Tweak to Facebook algorithm penalizes media content
Reporters Without Borders (RSF) regrets that media content is getting less exposure on Facebook as a result of changes to Edgerank, the algorithm that controls its newsfeed.
Facebook says its goal is to ensure that what your friends post gets priority over other content such as journalistic content published by the news media. This means that a lot of your friends will have to “share,” “like” or comment on a news story or a piece of news media content for it to appear prominently on your Facebook page.
Defending the change, Facebook vice-president Adam Mosseri said Facebook’s primary function was to bring people together not to influence what should interest them.
“We are not in the business of picking which issues the world should read about,” Mosseri said. “We are in the business of connecting people and ideas – and matching people with the stories they find most meaningful.”
What he says is fine in itself but the trend is for social network users to be swamped by such a volume of information that they are often hard put to distinguish journalistic information from other kinds of content.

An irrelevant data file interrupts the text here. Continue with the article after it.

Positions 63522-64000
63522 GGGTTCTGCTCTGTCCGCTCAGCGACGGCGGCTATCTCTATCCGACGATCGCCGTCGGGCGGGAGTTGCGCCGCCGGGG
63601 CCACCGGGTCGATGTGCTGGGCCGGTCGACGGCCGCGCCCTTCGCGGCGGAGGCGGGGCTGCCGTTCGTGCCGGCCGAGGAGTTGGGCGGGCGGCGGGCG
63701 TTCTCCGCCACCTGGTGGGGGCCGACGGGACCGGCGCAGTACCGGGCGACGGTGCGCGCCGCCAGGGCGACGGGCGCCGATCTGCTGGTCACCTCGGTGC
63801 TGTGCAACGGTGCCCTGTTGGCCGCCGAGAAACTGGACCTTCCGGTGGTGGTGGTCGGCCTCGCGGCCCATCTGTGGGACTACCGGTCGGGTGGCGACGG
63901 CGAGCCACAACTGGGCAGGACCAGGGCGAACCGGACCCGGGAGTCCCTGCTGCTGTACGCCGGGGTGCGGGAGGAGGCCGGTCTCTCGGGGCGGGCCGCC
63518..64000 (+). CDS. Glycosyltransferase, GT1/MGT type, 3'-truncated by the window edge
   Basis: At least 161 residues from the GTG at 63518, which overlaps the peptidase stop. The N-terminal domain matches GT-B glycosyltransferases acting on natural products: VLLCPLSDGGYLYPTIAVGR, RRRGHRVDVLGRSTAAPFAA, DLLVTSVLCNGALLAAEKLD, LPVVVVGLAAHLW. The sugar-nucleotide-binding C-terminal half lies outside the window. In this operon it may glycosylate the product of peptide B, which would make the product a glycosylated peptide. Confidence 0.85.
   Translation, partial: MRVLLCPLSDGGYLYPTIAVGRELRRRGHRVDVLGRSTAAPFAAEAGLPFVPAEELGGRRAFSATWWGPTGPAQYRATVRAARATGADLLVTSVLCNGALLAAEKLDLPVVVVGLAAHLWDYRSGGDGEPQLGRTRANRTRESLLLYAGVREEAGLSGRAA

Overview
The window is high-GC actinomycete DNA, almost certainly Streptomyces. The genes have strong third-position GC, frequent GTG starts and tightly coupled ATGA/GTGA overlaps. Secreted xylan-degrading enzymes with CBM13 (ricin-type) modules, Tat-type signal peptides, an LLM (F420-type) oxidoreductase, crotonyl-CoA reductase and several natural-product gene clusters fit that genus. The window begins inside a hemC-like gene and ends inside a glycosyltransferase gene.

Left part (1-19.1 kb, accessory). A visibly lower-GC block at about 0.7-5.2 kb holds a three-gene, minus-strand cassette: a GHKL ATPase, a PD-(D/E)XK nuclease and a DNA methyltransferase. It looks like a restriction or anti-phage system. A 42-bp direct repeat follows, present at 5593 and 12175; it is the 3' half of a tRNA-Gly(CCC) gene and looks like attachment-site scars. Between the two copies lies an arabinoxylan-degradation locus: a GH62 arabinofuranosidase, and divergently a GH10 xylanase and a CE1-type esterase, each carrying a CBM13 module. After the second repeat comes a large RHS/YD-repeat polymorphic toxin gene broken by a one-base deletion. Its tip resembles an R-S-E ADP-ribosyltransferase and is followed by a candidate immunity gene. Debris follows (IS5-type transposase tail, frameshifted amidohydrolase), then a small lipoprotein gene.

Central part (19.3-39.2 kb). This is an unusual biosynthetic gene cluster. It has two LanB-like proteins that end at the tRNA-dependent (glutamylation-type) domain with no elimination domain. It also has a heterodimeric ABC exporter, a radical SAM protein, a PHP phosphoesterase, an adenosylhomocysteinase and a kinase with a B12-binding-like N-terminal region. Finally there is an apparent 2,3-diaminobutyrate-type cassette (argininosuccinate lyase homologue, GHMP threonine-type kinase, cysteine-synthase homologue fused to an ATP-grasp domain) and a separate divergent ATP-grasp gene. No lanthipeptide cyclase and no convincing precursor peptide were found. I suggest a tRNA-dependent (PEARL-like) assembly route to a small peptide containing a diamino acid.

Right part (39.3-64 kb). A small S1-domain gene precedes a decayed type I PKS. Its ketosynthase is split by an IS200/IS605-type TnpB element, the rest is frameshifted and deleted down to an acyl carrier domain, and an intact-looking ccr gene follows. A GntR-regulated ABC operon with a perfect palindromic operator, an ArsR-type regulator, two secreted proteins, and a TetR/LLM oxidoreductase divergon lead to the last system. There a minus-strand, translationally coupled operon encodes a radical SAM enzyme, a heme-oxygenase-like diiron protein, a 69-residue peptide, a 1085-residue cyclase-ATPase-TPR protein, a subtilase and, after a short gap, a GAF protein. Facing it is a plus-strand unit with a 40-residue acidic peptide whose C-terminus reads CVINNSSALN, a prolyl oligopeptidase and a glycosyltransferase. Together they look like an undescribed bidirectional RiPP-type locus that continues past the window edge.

“In a world in which the quantity of information does not stop growing, the issue of its independence, honesty and quality becomes a major challenge,” RSF secretary-general Christophe Deloire said.
“Societies need the broadest possible freedom of opinion but, within what is encompassed by freedom expression, we must not allow journalistic reporting based on method, rules of honesty and the principle of independence to disappear at the expense of subjectivity and pure opinion. Even if Facebook refuses to accept its role as a ‘media,’ it has become one of the main news sources for its 1.6 billion users and must therefore assume its responsibility.”
Facebook’s decision to reduce the space for news media content is fraught with consequences. RSF fears that it will encourage biased, demagogic and even manipulated content at the expense of quality content that helps users to break out of their certainty bubble and rub up against opinions different from their own.